The climate change agenda is a scam, part V - Lithium-Ion Batteries
Lithium-ion batteries are used in small electronics, electric bikes, electric cars, and energy storage systems. Climate change activists promote these batteries as safe and environmentally friendly. The truth is that lithium-ion batteries are a fire hazard, and most people are unaware that when lithium-ion batteries catch fire, standard fire-fighting methods do not work. There are two other major issues: the production of lithium-ion batteries is harmful to the environment and employs child labour.
I reviewed all lithium-ion battery data for you so that you can be not only informed but also safe.
I'll begin with the production of lithium-ion batteries.
I. Gathering raw materials is the first step in the production process
Lithium is the most important component and is extracted from lithium-rich minerals such as spodumene, lepidolite, and petalite. These minerals are mostly found in Australia, Chile, Argentina, and China.
Cobalt may be present in some lithium-ion batteries, particularly those used in portable electronics and electric vehicles. Cobalt is an essential component of these batteries' cathodes. It is mined primarily as a byproduct of copper and nickel mining, with significant output in countries such as the Democratic Republic of the Congo, Russia, and Canada.
Another important component of many lithium-ion batteries, particularly those used in electric vehicles, is nickel. It can be found in nickel-cobalt-manganese (NCM) or nickel-cobalt-aluminum (NCA) cathodes. Nickel is mined as a primary metal in Indonesia, the Philippines, and Canada.
A lithium-ion battery's anode is usually made of graphite. Natural graphite is extracted from deposits in China, Brazil, and Canada.
Some lithium-ion batteries, particularly those with lithium manganese oxide (LiMn2O4) cathodes, contain manganese. Manganese is mined primarily in South Africa, Australia, and China.
Metals such as copper and aluminium are used as current collectors in the anode and cathode, respectively. Copper and aluminium are mined extensively around the world.
Other materials, such as electrolytes and separators, are used in lithium-ion batteries. These components are typically made from a combination of raw materials, but unlike metals such as lithium, cobalt, and nickel, they do not require direct mining.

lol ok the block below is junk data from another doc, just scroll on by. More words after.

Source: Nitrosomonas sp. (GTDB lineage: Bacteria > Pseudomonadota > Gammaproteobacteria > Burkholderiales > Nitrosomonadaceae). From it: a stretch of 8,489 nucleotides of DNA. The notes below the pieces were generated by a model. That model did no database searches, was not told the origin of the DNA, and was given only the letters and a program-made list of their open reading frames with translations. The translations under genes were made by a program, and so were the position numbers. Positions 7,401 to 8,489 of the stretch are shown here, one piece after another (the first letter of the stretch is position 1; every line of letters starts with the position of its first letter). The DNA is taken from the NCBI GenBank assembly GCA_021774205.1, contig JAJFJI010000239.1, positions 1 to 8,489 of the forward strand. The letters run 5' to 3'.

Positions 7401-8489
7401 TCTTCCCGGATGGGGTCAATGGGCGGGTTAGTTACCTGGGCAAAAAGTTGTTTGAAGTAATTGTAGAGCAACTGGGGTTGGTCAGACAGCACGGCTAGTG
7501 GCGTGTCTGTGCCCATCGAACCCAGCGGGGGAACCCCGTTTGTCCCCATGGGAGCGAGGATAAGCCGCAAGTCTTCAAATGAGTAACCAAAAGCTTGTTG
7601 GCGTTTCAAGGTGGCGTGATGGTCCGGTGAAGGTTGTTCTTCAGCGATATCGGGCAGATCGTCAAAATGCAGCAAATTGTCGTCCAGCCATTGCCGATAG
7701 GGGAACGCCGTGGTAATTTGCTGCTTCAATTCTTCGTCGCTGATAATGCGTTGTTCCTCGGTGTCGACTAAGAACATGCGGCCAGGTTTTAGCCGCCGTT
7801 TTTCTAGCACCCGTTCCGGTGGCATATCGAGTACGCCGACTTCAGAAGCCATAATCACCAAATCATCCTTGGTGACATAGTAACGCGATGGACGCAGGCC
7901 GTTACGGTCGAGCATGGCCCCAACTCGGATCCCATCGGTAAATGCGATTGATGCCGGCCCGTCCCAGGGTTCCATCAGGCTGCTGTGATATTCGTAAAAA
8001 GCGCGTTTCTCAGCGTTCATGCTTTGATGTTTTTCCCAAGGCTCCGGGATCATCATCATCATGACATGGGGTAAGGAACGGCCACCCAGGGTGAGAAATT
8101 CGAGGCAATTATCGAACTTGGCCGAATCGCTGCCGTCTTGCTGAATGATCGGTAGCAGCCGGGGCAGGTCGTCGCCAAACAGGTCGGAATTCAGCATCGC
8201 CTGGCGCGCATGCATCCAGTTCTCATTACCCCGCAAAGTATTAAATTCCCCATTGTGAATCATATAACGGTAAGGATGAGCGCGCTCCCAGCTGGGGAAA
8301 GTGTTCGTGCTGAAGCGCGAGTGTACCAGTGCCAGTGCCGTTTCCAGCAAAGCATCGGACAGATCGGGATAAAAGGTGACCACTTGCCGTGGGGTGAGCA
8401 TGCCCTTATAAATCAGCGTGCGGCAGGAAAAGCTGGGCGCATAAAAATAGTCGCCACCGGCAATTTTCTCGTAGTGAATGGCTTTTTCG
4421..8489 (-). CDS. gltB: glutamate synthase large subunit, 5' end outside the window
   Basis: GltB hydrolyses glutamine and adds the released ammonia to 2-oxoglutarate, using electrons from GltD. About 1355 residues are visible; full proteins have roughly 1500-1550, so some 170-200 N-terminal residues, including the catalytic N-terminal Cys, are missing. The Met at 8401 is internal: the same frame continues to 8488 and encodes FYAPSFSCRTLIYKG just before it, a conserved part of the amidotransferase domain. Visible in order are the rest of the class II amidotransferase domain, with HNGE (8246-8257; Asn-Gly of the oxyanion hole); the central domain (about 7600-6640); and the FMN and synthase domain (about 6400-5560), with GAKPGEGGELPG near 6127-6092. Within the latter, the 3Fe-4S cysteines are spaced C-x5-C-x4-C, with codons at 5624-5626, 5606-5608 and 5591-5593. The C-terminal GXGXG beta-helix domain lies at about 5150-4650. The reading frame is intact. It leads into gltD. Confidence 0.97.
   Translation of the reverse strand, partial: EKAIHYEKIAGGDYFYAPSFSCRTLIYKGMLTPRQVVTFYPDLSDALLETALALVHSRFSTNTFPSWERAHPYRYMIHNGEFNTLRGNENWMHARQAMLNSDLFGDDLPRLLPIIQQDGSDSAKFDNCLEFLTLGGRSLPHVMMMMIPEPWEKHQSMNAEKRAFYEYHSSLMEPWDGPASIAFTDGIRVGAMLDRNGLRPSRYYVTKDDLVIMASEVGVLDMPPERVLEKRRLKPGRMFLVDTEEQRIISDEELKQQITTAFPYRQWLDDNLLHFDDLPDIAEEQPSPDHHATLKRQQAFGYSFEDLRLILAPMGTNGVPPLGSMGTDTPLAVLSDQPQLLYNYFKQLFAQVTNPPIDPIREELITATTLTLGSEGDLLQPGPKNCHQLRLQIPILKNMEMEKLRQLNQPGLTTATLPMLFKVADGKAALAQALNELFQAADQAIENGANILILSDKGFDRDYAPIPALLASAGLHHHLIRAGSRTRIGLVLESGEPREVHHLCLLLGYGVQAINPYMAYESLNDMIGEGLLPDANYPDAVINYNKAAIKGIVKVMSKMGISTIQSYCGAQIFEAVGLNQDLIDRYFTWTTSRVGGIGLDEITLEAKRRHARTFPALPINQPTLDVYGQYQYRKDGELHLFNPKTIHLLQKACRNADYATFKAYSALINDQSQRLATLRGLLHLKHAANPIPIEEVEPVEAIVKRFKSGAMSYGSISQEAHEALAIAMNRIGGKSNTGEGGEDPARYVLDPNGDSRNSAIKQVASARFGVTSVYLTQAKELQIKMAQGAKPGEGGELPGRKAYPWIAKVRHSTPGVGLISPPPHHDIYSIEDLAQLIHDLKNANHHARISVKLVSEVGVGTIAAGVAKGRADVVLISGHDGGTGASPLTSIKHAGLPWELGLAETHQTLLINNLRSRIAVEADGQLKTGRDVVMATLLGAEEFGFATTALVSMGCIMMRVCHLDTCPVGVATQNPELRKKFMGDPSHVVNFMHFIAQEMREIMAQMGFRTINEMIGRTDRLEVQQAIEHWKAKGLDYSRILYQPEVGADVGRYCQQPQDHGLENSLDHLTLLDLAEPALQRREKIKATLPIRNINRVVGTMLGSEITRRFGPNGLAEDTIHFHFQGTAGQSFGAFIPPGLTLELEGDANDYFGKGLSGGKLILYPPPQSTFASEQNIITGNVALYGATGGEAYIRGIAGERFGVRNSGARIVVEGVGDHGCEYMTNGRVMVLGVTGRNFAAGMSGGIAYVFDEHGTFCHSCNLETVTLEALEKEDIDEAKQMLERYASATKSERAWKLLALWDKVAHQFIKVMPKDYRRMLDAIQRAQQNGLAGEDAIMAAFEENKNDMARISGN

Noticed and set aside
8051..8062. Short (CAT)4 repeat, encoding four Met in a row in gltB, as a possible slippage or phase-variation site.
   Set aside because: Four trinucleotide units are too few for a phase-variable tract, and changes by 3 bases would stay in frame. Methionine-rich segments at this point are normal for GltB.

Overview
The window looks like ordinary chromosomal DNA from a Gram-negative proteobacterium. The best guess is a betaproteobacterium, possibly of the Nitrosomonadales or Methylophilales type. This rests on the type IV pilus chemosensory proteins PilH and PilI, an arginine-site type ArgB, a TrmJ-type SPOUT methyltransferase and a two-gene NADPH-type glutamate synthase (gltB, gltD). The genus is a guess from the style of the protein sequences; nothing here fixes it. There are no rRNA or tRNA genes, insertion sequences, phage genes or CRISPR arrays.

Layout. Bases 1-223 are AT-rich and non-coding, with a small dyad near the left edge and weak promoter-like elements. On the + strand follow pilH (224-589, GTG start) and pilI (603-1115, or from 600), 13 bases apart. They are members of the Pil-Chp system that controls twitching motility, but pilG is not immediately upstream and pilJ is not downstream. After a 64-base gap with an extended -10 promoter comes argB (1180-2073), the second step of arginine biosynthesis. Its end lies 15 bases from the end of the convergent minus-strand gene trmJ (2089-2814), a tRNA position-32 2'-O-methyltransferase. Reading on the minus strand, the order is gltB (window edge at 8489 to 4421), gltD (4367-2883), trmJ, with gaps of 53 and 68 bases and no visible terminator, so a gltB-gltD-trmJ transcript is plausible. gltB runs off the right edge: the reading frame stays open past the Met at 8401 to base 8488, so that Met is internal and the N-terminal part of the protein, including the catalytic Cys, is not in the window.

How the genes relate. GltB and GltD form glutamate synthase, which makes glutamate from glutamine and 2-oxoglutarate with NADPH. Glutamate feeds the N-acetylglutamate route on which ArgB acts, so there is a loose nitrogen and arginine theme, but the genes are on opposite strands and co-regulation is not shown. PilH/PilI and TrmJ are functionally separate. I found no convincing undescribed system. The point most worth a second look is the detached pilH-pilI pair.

II. Making electrodes
The cathode and anode are the two main components of the battery. The cathode is usually made of a metal oxide, such as lithium cobalt oxide (LiCoO2), and the anode is usually made of graphite. Metal foils are coated with these materials.
III. Separator Insertion
Between the cathode and the anode is a thin separator material. While preventing electrical contact, this separator allows ions (charged particles) to move between the electrodes.
IV. Adding Electrolytes
After that, the electrodes and separator are soaked or injected with a liquid electrolyte, a chemical solution that allows lithium ions to move between the cathode and anode during charging and discharging.
V. Cell Assembly
The coated and separated layers are wound or stacked together in a cylindrical or prismatic shape, depending on the battery's design. This results in the formation of a cell.
VI. Cell Sealing
The cell is sealed to prevent leakage and to keep the inside environment controlled. This sealing process is critical for the battery's safety and integrity.
The battery undergoes a "formation" process. This entails repeatedly charging and discharging the battery to stabilise its performance and capacity.
The batteries are subjected to extensive testing to ensure that they meet specific performance and safety standards. This includes inspecting the capacity, voltage, and potential defects.
Following finishing of the tests, the cells are grouped together and connected to form a battery pack. This is the pack you'll find in your devices or electric vehicles.
The finished battery packs are then distributed to device manufacturers, electric vehicle manufacturers, or stored for future use.
Environmental Impact of the production of lithium-ion batteries
Mining and extraction of lithium, as well as other minerals used in lithium-ion batteries such as cobalt, nickel, and graphite, can have an environmental impact. This includes habitat destruction, pollution of water, and soil degradation.
Some lithium extraction methods, particularly those involving brine ponds, can be water-intensive. This can put a strain on local water resources, especially in arid areas where lithium deposits are common.
Various chemicals, such as solvents, electrolytes, and coatings, are used in the production of lithium-ion batteries. These chemicals, if not properly managed, can cause pollution and harm to ecosystems.
The global supply chain for lithium-ion batteries includes long-distance transportation of raw materials and components. This can result in emissions from shipping, trucking, and other modes of transportation.